A Short Getaway From Dubai
When planning a trip, I often overlook some of the great locations that are close at hand here in our region for more grander sounding destinations. This year I decided I would make an effort to try and search out some of the gems closer to home to explore. First on the list was a visit to the beautiful Jebel Shams in Oman. Lucky for me, I have a friend (Nicole) who is also an adventure seeker who happily jumped at the idea of Jebel Shams as well. We decided on a three-day camping "Lite" trip at the top of Jebel Shams, the highest point in Oman. The highlight would be the "Balcony Hike" on the inside rim of the canyon at 3000m. The two of us packed up 6 tween/teen boys and headed for the mountains!
Being from Canada and Switzerland, Nicole and I have some experience being on a mountain but no experience on the inside of a canyon. We also had no experience being the lead camper. No experience driving up the side of a very steep mountain with hairpin turns. No experience leading a hike at the top of a canyon. Lots of "no's" :-) However, the thought of a super adventure with our boys outweighed any negatives and before we knew it we were fully packed and on the road to Oman.
Getting to Jebel Shams from Dubai
From Dubai, the drive is fairly straightforward. Drive to Al Ain and head to the Mezyad UAE border crossing to Oman. Warning-there are a few border crossings to Oman in Al Ain. Make sure you use the Mezyad crossing. I made the mistake of thinking there was only one crossing and wasted an hour trying to locate Mezyad. Once through the border, you stay on Highway 21 for three hours until you reach Amlah-Kubarah Rd. Here you turn off and make your way to the base of the mountain.
As we drove along, we eventually left the desert behind us and saw the landscape change into a very rocky, vegetation-free terrain. At the base of the mountain, we turned one corner and were amazed to see the abandoned village at Wadi Ghul right in front of us. We quickly pulled over to take photos. Next time, we will have to stop and take a closer look. The farms at the bottom were amazing.
Driving to the Top of Jebel Shams, Oman
Next, it was time to start the drive up Jebel Shams. The road was much steeper, had more bends, and longer than I had expected. For much of the drive, you are really on the edge of the mountain with no guard rails. It is partially paved, partially not. Needless to say, I was quite relieved to reach the top. We stopped for a much-needed stretch and walk to take in the view at the top before heading to our camping destination.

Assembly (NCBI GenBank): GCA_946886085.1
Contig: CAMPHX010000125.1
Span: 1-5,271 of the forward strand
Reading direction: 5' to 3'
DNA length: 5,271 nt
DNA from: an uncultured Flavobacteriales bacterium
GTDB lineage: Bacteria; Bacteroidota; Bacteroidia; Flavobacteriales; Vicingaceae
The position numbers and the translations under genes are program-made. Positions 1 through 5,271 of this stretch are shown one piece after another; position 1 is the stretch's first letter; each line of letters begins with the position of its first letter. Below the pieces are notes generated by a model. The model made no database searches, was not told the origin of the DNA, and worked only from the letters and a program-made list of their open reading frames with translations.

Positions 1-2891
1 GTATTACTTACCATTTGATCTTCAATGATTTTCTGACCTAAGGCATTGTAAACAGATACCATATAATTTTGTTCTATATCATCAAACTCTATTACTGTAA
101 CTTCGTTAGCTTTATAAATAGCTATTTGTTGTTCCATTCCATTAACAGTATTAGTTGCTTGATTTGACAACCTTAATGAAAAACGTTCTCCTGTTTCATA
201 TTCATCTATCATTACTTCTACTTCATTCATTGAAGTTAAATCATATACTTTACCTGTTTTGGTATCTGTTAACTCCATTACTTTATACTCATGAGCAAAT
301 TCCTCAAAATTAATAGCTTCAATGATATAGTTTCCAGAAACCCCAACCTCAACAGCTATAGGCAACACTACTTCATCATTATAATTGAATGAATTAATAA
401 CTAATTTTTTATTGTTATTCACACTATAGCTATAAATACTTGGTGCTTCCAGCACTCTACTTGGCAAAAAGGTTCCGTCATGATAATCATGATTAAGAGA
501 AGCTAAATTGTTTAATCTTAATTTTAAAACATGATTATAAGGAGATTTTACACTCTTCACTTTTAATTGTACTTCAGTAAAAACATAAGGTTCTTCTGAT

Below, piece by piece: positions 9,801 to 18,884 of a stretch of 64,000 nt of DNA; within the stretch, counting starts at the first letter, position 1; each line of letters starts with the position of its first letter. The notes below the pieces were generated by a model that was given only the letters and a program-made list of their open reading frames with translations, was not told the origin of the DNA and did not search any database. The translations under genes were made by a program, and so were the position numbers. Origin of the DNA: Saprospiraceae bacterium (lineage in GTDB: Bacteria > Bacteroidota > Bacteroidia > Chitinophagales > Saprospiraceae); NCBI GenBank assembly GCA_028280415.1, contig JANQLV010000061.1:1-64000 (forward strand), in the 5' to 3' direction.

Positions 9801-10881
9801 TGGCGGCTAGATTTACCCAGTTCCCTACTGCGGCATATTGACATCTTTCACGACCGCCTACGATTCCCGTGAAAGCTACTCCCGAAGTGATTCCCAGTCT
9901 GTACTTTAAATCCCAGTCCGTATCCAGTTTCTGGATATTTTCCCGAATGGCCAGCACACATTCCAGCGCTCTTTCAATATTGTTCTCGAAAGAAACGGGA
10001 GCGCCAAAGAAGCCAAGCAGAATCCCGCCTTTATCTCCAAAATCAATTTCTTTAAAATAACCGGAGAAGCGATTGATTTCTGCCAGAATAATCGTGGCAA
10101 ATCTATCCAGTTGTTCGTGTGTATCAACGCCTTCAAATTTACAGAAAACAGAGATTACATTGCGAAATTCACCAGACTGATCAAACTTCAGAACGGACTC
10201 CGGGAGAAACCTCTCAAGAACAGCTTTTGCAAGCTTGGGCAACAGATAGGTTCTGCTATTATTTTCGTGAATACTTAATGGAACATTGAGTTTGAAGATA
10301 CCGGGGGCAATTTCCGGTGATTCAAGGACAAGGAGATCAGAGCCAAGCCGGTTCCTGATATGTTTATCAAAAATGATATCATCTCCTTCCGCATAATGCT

Setting up Camp on top of Jebel Shams
When I say Nicole and I opted for "Camping Lite" this is what I mean. We wanted somewhere with bathrooms, a shower, and a safe place to pitch our tents. I had heard it was very windy at the top of the mountain and I had visions of our tents, with us in them, being whisked off the side. When we found out it was possible to camp inside the walls of the Jebel Shams Resort, we thought it was worth investigating. We found out they had bathroom facilities we could use as well as the option to buy breakfast and dinner at the resort. It was a no-brainer. This is where we would "camp."
The kids happily got to work setting up all the camping equipment. They had so much fun figuring out where everything would go, how things worked and what they were for. They did a great job.
After the set up was complete the boys were happy to go burn off some energy. They were thrilled to see a volleyball net and a soccer ball ready to take some abuse. The six of them instantly formed teams and made up some version of volleyball/soccer that kept them occupied for hours. Literally, hours. Nicole and I went for a small walk behind the resort to watch the sunset. To say it was spectacular to see the sky change colour multiple times would be an understatement. Just amazing.
The Balcony Hike, Jebel Shams, Oman
The next morning we woke up early, had a nice breakfast at the resort, and were on our way to accomplish what we came for - The Balcony Hike on the inside rim of Jebel Shams at 3000m. Finding info about this hike is a bit difficult. Basically, from the resort, you drive around 3km to the VERY small village of Khateem. Here you can park your car and walk to the trailhead. We were focused on starting our hike so we didn't spend too much time looking at the village - we saved that for after the hike. When you first walk to the edge it's a little intimidating on where you should take your first step but then you see the trail flags and the path is easy to spot. The views are absolutely stunning. You will take a few minutes before you start walking just to try and take it all in. You feel like you are on another planet. Spectacular.
We set off at around 9:30 am and it was already starting to heat up. Warning - You must wear a hat, sun protection and bring lots of water with you. I'm not sure how far we walked before we took our first break, but probably not that far. There was a lot of stopping for photos, chatting, and admiring of the landscape.
As a last minute thought, we threw in a slingshot from home that never gets used. On a rest stop, the boys pulled it out and had fun learning how to use it. What better time could be had than to launch stones off a canyon at 3000m??? Some had had more practice than others but all the boys got the hang of it by the end.